Words by: Theodora Sutcliffe
Monday 30 May is Memorial Day. What better occasion to memorialize the slight, wry Scot who presided over one of the world's most famous American bars?
The son of a jute mill owner, from Dundee, Scotland, Harry first worked at number 5 Rue Daunou in Paris (the site that he would later acquire and turn into Harry's Bar) when Milton Henry opened his New York Bar there in 1911. He then headed to America, working at the Elton Hotel Bar in Waterbury, Connecticut, and the Plaza Bar, New York, before serving in the air force in World War I.
When the war ended, Harry took up a role at Ciro's Club, London, where he became enough of a celebrity to publish his first book, "Harry of Ciro's ABC of Mixing Cocktails" in 1921. (His 1927 book, "Barflies and Cocktails", was recently reissued.)
Harry's bosses asked him to launch a second Ciro's, in Deauville, France. Then on 8th February 1923, he acquired the funds to buy the New York Bar where he had worked over a decade before - and changed its name to Harry's New York Bar.
A marketing whizz, Harry catered to Americans, from the sports memorabilia on his walls to his political polls. He advertised in the French press with the bar's address rendered phonetically into English as "Sank Roo Doe Noo". It fast became the ultimate destination for Americans between the wars.
During the Roaring Twenties, Harry was not shy about drunkenness in his bar. He passed out baggage tags to his guests inscribed "Return me to Harry's Bar, 5 Daunou". His international beer drinking contests, during which competitors had to down two litres of beer as fast as they could, routinely made the American press.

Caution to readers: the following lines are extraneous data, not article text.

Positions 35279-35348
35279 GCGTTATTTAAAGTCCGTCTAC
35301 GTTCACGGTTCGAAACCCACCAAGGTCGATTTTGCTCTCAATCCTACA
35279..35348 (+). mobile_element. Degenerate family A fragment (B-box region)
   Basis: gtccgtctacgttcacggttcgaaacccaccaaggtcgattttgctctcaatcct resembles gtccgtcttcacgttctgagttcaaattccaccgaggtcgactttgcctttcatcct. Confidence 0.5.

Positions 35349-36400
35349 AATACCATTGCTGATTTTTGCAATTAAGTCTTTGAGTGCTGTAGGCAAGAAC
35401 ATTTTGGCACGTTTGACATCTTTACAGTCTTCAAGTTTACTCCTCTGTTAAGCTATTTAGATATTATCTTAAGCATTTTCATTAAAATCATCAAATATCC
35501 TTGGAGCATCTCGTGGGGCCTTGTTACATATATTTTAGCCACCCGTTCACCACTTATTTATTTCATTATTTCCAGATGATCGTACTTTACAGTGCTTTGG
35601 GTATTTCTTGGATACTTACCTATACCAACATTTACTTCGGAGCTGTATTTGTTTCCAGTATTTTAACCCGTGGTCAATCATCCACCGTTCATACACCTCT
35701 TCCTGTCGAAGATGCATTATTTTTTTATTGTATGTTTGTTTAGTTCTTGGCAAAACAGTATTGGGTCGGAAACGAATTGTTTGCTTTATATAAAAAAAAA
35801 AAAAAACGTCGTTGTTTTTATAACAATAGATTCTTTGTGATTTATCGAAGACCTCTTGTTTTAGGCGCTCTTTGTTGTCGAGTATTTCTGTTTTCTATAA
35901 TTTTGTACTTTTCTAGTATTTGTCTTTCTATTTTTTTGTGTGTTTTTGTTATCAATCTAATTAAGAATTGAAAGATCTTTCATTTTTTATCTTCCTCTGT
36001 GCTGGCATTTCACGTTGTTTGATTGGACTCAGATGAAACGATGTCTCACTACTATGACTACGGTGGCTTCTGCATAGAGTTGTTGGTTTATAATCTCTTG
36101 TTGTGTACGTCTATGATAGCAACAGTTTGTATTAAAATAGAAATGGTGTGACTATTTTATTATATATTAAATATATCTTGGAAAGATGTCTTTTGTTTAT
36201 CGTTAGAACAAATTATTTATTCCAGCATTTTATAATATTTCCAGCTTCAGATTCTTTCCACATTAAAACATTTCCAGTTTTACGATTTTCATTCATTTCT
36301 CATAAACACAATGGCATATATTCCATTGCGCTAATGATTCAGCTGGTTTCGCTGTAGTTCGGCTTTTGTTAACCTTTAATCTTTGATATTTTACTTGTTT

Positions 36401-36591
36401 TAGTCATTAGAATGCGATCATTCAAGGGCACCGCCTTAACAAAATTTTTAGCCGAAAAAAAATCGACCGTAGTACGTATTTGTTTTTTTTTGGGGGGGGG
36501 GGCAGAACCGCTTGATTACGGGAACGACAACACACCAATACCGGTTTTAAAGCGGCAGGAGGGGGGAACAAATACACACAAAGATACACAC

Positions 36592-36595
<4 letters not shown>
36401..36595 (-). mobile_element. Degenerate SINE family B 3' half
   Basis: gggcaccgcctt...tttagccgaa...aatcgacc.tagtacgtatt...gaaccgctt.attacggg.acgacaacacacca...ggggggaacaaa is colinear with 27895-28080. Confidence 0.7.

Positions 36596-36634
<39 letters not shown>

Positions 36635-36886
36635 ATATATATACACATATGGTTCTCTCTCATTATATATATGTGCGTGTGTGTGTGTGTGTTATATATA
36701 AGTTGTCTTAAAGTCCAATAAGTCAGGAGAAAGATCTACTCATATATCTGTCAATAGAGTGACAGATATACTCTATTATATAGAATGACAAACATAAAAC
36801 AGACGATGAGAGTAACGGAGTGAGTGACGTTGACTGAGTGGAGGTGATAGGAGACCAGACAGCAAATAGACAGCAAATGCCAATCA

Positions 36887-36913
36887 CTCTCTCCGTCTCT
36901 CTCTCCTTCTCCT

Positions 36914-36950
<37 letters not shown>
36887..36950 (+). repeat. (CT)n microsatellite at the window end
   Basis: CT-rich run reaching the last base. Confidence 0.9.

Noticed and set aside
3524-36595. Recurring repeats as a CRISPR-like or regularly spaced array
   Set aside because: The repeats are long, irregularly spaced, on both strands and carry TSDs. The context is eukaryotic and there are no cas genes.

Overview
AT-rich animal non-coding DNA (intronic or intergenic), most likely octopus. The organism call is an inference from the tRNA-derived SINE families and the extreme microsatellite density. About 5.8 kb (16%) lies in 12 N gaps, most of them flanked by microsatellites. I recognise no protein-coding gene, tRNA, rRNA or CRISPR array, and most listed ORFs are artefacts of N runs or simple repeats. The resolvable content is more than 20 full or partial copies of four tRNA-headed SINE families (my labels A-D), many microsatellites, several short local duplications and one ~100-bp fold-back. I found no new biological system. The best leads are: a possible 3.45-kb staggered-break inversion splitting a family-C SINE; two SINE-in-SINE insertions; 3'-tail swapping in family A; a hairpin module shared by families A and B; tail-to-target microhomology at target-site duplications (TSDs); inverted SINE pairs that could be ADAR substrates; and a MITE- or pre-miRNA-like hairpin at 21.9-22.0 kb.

A second venue in Le Touquet, Chez Harry, fared less well than his Paris venture, and Harry sold it during the 1930s. Yet, as a respected friend of other leading bartenders of his day, it was Harry who was invited behind the stick of the Paris Ritz when Frank Meier headed out for a stint at the New York Ritz.
After German troops appeared in Paris in 1940, Harry bricked up his booze in the cellar and took refuge in London, where he and his son Andrew worked at the Café De Paris. Harry was there on the night a direct hit from a German bomb destroyed the place, and - according to his family - went on to work at the London Ritz.
Harry's son Andrew and grandson Duncan would follow in his footsteps - working at his bar which is, in a feat of incredibly longevity, still operating a century after it first opened.
Few of Harry's own creations are found on today's menus - although the Monkey Gland is beginning to appear again. However, echoes of his bartending ethos can be found in bars - and in particular members clubs - around the world via the rules of his International Bar Flies club. If you ever read the house rules of a members' club, or speakeasy, you might well hear Harry's Scottish tones whispering through them.
Harry founded the 'club' in December 1924. He called his bar "Trap No. 1" and his female members "butterflies". A short, slight man, he gave himself the self-deprecating moniker "Blue Bottle Fly".
House rules included: "Members bumping their chin on the rail in the act of falling are suspended for 10 days"; "Those seeing cerise cats with purple ears should keep it to themselves"; and, most famously, "Backslapping after six drinks should be tempered with mercy".
Perhaps understandably, however, Harry's Loyal Society of Dartsmen and Order of Former Pipe Players are less well known today.